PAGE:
Copper close at record on supply fears
By Carole Vaporean
NEW YORK (Reuters) - Copper futures surged to record levels on Friday, shooting above $2.00 a lb for the first time ever as tight supplies and inflation worries spurred heavy purchases by funds, traders said.
Supply concerns intensified a day after Chile, the world's leading copper producer, lowered its 2005 and 2006 production forecasts and raised forecasts for prices.
Chile's announcement came with global copper inventories already near historic lows. The market had brushed aside news earlier in the week that more supply would hit the market.
"Today wasn't that shocking. I thought Wednesday was shocking when the news was Asarco (settled a miners' strike) and the China State Reserve was going to be delivering metal, and copper didn't really sell off," said one New York dealer.
"Then people realized that most of that news really was not that bearish. Asarco was producing already, so it's just some incremental tonnage. And with State Reserve, it's a sign of how bullish things really are," he added.
Benchmark December copper at the COMEX division of the New York Mercantile Exchange shot to a new contract high at $1.9060 a lb, settling close by at $1.9055, up 3.40 cents.
Spot November jumped to $2.0010 a lb., the first time ever for a COMEX contract, and ended up 3.40 at $1.9990.
Brokers said some switching business, out of December and into March, was still being carried out on Friday, though most of the attention was trained on tight supply issues.
March copper also set a contract high at $1.8480 a lb, and finished 3.85 cents higher at $1.8460 a lb.
COMEX estimated final copper volume at a heavy 29,000 lots, after a hefty round of buying on Thursday at 27,945 lots.
Bankrupt U.S. copper miner Asarco said on Wednesday it planned to boost copper production to take advantage of record metals prices after striking a tentative deal with workers to end a four-month strike at its Arizona mines.
China's State Reserves Bureau said this week it would auction up to 20,000 tons of spot copper next week and potentially sell 100,000 tons to try to suppress prices.
Many copper participants questioned the normally secretive SRB's intentions and thought the bureau was trying to quell the red metal's momentous rise by jawboning it down.
"It certainly feels like that's what they're doing," said a New York dealer, pointing out that while other regions were selling copper on the SRB's announcement on Wednesday, traders in China were buying it.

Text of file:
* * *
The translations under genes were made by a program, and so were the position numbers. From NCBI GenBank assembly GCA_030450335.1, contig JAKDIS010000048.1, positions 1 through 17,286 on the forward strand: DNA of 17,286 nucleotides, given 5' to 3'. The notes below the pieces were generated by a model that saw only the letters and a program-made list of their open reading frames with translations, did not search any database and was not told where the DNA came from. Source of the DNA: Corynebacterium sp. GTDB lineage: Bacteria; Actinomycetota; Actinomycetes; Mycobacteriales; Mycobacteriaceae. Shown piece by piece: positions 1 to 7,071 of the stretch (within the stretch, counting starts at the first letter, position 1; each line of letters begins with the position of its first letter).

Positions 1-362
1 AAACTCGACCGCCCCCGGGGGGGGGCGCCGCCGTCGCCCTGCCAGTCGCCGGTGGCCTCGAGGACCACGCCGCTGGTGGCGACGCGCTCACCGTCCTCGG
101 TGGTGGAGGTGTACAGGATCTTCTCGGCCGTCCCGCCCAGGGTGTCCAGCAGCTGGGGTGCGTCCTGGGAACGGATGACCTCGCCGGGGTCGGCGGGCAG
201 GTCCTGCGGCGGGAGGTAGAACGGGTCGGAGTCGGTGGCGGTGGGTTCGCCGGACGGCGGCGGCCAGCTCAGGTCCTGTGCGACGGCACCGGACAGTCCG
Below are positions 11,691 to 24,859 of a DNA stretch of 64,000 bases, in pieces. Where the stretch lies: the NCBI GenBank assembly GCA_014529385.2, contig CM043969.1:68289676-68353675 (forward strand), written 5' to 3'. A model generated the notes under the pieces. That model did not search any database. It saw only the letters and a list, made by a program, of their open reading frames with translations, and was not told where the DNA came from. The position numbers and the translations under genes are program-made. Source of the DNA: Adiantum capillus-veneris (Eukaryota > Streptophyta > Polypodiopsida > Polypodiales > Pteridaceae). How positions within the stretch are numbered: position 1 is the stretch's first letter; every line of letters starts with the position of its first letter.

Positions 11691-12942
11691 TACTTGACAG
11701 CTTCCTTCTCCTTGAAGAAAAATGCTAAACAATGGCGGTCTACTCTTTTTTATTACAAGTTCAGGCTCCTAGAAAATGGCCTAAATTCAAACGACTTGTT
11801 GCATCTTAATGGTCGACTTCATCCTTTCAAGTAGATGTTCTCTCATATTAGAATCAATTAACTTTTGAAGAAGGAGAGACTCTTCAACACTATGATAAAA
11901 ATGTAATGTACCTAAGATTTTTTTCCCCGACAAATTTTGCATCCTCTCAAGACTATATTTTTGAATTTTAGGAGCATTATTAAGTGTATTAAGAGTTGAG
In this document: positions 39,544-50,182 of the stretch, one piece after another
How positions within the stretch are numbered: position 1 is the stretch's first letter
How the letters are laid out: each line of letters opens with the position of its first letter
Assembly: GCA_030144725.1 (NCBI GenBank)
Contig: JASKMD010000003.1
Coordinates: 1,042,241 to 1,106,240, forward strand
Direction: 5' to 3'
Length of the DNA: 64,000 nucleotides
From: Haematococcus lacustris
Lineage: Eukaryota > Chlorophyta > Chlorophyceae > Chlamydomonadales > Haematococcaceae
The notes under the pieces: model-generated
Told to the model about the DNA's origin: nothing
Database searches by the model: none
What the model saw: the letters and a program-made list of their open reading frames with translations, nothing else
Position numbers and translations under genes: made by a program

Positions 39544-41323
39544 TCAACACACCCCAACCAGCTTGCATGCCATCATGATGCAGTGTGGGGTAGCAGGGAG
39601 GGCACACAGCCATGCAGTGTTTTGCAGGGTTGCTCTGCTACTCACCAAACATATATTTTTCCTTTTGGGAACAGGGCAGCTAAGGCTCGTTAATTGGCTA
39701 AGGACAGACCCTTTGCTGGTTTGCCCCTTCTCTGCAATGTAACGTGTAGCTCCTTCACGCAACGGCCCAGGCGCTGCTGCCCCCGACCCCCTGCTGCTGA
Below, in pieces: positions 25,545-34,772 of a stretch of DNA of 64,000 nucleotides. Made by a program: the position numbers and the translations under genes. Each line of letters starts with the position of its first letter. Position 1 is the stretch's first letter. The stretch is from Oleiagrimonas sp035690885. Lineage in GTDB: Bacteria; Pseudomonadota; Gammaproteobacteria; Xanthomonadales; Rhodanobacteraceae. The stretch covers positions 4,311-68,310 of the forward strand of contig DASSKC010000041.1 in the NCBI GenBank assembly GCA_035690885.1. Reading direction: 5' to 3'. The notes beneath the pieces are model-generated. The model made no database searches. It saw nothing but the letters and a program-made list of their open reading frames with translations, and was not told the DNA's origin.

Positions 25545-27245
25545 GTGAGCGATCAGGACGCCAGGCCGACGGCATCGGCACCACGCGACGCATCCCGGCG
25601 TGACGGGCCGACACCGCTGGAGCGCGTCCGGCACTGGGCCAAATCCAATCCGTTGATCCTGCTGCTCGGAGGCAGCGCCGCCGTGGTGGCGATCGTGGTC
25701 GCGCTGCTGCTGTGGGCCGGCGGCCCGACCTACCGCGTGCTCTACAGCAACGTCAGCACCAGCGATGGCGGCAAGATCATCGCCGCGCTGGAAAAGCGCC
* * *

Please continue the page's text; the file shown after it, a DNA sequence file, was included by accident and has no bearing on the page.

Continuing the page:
"And that made a lot of people very skeptical," he said.
One trader pointed out the SRB's move to sell copper was a sign of how bullish the metal really is.
"Demand is so strong that these guys are going to release material. And, historically speaking, most interventions fail. I think people took it with a grain of salt," he said.
Another trader noted that when a market runs contrary to the news it is often a sign of underlying strength.
Inflation fears also buoyed copper, as funds bought in a search for tangible assets like metals after news that higher energy prices helped push the U.S. September trade deficit wider to record levels.
London Metal Exchange (LME) warehouse stocks fell by 1,100 tons to 65,350 tons on Friday. COMEX inventories remained unchanged at 3,690 short tons in Thursday's daily report.
LME three-months copper set an all-time high on Friday at $4,105 a ton, soaring far above the previous record set Thursday at $4,018, as it headed into the close.
I wonder how Asarco is doing down here, about 4 or 5 years ago copper was around 62 cents per pound and asarco only ran some of its mines a couple days a week.
Damn I have about 50 pounds of scrap copper in my garage, looks like that will be ammo money
Gee, my copper shoots above 3,200 feet per second
pre 1982 and some 1982 US pennies are 95% copper, takes about 146 of them to weigh a pound. You can double your money by selling scrap pennies! home.att.net/~numericana/answer/trivia.htm#pennies